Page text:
When skilled axeman Edward Tarrant was tried for murder, his victim's skull was presented in court as an exhibit.
Another exhibit was the axe alleged to be the murder weapon.
James Flood had been practically decapitated by two heavy blows to the back of the head with a sharp axe, according to medical evidence.
Before that, he was hit on the side of the head with the back of the axe.
Tarrant, a heavily indebted 60-year-old wood merchant, had crept into the living room of Flood's small Picton cottage by an unlocked door.
Pathologist Dr P. P. Lynch said Flood, 76, would probably have been sitting with his head in his hands when Tarrant bashed him with the back of the axe. Flood would have fallen to the floor unconscious.
"... my theory is that the murderer then became alarmed, as he [Flood] lay on the floor, and struck two swift blows at this neck with the axe, which must have been very sharp and heavy."
The victim was practically decapitated by each blow, either of which would have caused instant death, the pathologist said.
Another doctor, E. W. Smyth, said a violent blow to the back of Flood's head was struck by a left-hander.
Flood was killed on November 3, 1931 and his body was found 48 hours later when a policeman, acting on neighbours' concerns, broke into his home through a window. It wasn't until the following June that Tarrant was arrested.
At around the time of the arrest, Flood's body was exhumed for Lynch's examination and he produced the skull in evidence.
Flood had farmed at Port Underwood, the Herald said, and was from a well-known Marlborough family which had made its home there in the whaling days.
Robbery was the alleged motive for his killing.
Retired, thrifty and living alone in Picton, Flood was known to carry up to £1000 (around $108,000 in today's money) in a fat wad of notes in a wallet in a special pocket in his jacket. He received payments from fixed bank deposits in cash.
In 1931 the Great Depression was hurting New Zealanders and Tarrant was in serious financial difficulty. He had been sued several times and he was behind with his rent.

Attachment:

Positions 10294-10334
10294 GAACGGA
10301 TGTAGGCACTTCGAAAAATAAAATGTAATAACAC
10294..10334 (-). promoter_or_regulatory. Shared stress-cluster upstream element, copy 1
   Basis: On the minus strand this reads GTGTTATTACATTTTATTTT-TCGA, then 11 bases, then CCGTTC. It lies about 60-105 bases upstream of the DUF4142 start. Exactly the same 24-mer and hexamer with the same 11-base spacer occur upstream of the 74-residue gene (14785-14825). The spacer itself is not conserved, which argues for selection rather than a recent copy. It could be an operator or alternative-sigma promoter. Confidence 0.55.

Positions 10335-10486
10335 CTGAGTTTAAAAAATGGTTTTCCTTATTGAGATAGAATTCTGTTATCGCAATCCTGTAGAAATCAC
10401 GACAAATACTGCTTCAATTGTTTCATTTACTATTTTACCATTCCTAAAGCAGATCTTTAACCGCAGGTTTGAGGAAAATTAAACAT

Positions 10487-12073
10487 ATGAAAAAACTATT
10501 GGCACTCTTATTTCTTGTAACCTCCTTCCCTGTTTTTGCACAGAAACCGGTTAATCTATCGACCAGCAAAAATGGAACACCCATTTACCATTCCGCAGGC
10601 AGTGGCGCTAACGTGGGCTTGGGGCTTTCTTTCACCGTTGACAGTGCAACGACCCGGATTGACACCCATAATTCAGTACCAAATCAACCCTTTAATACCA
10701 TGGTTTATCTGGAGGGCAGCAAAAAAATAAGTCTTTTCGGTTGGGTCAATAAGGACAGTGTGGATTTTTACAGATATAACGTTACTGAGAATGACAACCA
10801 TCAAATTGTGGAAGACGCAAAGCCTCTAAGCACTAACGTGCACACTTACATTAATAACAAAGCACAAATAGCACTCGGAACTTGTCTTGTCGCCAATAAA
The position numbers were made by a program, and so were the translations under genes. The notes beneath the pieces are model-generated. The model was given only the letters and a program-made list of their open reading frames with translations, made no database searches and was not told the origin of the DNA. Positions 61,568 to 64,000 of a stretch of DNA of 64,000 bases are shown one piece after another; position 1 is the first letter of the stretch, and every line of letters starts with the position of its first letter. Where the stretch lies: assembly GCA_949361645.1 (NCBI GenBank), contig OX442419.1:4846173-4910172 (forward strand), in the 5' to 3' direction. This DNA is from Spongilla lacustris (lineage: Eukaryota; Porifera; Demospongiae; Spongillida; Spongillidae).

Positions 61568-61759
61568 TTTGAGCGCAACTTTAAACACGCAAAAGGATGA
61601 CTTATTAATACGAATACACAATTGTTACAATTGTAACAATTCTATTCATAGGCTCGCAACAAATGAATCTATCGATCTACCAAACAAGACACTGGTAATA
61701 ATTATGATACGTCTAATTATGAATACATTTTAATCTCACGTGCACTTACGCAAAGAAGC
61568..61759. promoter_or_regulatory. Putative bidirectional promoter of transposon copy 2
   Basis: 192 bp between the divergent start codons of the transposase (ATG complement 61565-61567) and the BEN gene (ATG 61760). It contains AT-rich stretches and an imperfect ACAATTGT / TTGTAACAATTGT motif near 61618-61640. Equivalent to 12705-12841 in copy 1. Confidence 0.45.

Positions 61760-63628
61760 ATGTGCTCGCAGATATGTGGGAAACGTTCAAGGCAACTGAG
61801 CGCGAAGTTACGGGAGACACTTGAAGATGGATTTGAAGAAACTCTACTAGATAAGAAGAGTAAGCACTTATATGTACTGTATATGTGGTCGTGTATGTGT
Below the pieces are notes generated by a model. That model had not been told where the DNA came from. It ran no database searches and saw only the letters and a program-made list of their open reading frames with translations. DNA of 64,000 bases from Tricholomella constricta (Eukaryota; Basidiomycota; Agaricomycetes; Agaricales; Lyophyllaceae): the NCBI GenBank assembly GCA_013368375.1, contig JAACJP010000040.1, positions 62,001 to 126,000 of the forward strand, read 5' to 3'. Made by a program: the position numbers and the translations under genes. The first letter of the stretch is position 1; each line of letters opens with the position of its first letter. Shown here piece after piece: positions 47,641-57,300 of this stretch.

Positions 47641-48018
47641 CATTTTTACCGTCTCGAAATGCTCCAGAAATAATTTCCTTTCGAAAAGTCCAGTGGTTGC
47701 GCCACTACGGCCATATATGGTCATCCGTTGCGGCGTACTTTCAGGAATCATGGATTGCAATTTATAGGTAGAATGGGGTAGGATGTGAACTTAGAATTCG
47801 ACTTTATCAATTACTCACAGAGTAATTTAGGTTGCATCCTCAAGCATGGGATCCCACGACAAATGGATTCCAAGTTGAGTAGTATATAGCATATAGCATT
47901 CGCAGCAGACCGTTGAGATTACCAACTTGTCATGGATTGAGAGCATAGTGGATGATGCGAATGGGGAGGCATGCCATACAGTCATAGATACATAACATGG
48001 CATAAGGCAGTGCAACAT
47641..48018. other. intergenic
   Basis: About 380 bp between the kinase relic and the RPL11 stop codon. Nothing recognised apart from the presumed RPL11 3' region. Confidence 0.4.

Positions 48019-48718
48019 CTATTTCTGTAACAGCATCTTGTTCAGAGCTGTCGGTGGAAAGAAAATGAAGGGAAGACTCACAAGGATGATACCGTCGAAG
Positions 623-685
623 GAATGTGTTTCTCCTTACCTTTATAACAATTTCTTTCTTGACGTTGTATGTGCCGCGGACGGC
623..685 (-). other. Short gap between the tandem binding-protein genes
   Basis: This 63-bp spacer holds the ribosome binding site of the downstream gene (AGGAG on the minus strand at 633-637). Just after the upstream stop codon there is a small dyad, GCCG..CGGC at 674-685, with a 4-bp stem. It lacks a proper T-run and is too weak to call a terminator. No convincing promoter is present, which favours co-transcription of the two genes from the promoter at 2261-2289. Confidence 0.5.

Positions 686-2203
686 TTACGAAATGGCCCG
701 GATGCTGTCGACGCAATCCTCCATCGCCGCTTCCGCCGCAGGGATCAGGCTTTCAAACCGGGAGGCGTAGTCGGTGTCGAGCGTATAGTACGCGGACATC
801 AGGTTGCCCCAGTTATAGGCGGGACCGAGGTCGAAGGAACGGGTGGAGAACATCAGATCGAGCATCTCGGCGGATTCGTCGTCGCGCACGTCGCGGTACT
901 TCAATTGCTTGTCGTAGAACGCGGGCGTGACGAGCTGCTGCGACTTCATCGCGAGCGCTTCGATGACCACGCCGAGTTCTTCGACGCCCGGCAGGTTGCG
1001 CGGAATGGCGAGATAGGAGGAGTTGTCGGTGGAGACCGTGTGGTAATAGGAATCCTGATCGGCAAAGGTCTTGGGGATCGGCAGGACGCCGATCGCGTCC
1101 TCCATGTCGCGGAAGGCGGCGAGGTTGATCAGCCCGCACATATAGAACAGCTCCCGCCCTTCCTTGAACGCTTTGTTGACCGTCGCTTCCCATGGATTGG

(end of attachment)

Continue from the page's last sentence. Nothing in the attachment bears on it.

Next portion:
But after November 3, his fortunes seemed to improve. He paid his landlord's agent, Jabez Blizzard, £21 and promised to pay the balance in monthly instalments. He began paying other debts and began using £10 and £20 notes - large sums at the time - for small purchases at local shops.
The notes Tarrant handed out were greasy and stained in a similar manner to documents of Flood's. A bank teller gave evidence that Flood drew interest in notes of big denominations similar to those recovered from Blenheim tradesmen who had accepted them in payment from Tarrant.
On hearing of Flood's death, Tarrant fronted up to the police and said he had borrowed £30 from Flood. When later questioned about his spending after November 3, he said it was from money he had saved. But the story changed and he said he had found the money in a wallet under a hedge.
Tarrant's lawyer, Evan Parry, said the accused admitted he initially tried to mislead the police about his possession of the money from the wallet, until he was "bowled out", when he told the truth - that he had found it.
When a detective searched his home, Tarrant showed his abilities wielding an axe.
"In the backyard accused demonstrated his skill in splitting a block of wood with one blow with an axe," according to a Herald report of Detective Sergeant Jarrold's court testimony.
"He did this in a left-handed manner and said he could split a 6-foot length just as easy. The axe had a very sharp edge."
Parry said there was no evidence that an axe had been used in the murder and, if one had been used, there was no evidence the axe belonged to Tarrant.
The Supreme Court jury, however, found Tarrant guilty and the judge, Justice Blair, delivered the mandatory death sentence.
Tarrant appealed, unsuccessfully. He was hanged at Wellington's Mt Crawford jail in March 1933.